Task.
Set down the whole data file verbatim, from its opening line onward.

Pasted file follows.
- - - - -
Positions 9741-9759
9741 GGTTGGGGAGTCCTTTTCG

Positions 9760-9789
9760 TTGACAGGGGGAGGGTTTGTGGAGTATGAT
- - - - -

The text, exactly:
Positions 9741-9759
9741 GGTTGGGGAGTCCTTTTCG

Positions 9760-9789
9760 TTGACAGGGGGAGGGTTTGTGGAGTATGAT